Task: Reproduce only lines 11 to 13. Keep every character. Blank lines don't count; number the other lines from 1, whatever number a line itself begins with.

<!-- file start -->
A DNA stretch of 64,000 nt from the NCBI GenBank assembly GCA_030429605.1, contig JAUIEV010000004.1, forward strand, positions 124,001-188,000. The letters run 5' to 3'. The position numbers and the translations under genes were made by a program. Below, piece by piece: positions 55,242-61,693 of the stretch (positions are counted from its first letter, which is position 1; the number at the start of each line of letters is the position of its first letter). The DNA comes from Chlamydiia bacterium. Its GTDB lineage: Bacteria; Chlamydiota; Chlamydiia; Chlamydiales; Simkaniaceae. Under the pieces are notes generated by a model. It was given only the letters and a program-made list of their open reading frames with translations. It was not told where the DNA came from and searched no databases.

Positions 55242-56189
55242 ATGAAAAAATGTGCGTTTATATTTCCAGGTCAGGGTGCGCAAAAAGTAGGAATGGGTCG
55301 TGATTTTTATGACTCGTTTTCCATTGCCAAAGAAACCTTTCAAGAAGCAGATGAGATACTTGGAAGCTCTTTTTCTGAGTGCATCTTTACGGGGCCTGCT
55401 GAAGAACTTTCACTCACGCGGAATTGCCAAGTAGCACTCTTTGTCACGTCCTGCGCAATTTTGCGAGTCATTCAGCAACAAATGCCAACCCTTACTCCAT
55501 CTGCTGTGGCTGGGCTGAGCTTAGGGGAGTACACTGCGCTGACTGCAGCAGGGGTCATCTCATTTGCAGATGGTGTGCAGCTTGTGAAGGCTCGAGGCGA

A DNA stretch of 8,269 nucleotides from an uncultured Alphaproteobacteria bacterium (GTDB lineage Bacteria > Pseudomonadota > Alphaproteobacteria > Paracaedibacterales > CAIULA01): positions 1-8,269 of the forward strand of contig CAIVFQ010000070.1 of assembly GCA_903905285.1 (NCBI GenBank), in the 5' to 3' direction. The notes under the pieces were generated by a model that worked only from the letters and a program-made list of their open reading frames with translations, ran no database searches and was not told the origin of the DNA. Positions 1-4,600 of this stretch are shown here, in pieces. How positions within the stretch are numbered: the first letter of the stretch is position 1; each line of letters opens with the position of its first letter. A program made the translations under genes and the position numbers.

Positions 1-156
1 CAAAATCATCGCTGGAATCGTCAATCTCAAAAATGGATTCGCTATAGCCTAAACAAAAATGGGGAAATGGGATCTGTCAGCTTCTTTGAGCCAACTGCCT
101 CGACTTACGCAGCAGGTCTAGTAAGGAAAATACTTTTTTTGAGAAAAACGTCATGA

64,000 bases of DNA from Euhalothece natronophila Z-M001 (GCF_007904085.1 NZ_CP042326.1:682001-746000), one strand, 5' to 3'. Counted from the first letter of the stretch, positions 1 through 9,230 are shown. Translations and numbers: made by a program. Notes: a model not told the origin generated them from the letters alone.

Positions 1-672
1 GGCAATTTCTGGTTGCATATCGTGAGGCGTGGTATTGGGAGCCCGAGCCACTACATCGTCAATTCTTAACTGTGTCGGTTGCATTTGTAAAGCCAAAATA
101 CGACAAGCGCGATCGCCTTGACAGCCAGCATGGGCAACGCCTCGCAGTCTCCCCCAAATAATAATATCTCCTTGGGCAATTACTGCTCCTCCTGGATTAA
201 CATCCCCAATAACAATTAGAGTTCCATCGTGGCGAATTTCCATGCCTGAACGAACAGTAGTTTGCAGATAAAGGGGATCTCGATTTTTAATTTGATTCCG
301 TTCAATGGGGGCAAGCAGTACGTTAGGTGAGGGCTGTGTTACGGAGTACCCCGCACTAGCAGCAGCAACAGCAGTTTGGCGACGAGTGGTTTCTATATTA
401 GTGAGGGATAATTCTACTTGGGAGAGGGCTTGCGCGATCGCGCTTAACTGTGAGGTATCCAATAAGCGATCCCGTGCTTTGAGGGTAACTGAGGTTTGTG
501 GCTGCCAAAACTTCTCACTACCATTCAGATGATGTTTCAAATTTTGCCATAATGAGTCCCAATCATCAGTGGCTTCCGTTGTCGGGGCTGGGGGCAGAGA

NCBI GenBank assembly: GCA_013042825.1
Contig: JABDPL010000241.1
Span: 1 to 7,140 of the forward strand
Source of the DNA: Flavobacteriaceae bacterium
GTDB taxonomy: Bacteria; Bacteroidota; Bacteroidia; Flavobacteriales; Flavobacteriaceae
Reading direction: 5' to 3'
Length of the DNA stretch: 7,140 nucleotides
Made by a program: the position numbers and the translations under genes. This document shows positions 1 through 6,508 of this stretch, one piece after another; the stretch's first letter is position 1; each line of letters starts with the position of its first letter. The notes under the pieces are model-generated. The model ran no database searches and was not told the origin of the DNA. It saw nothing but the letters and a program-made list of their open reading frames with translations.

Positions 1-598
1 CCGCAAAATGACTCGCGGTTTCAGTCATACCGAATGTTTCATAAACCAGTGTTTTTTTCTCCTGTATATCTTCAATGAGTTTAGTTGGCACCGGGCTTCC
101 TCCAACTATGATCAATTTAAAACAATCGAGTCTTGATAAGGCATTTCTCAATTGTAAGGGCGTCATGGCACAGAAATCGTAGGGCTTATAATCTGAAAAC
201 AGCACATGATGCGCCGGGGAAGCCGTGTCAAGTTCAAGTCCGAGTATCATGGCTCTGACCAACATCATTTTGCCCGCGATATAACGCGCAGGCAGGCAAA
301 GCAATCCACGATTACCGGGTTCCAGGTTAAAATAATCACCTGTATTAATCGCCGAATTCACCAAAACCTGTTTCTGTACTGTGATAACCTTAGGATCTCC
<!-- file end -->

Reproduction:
64,000 bases of DNA from Euhalothece natronophila Z-M001 (GCF_007904085.1 NZ_CP042326.1:682001-746000), one strand, 5' to 3'. Counted from the first letter of the stretch, positions 1 through 9,230 are shown. Translations and numbers: made by a program. Notes: a model not told the origin generated them from the letters alone.

Positions 1-672
1 GGCAATTTCTGGTTGCATATCGTGAGGCGTGGTATTGGGAGCCCGAGCCACTACATCGTCAATTCTTAACTGTGTCGGTTGCATTTGTAAAGCCAAAATA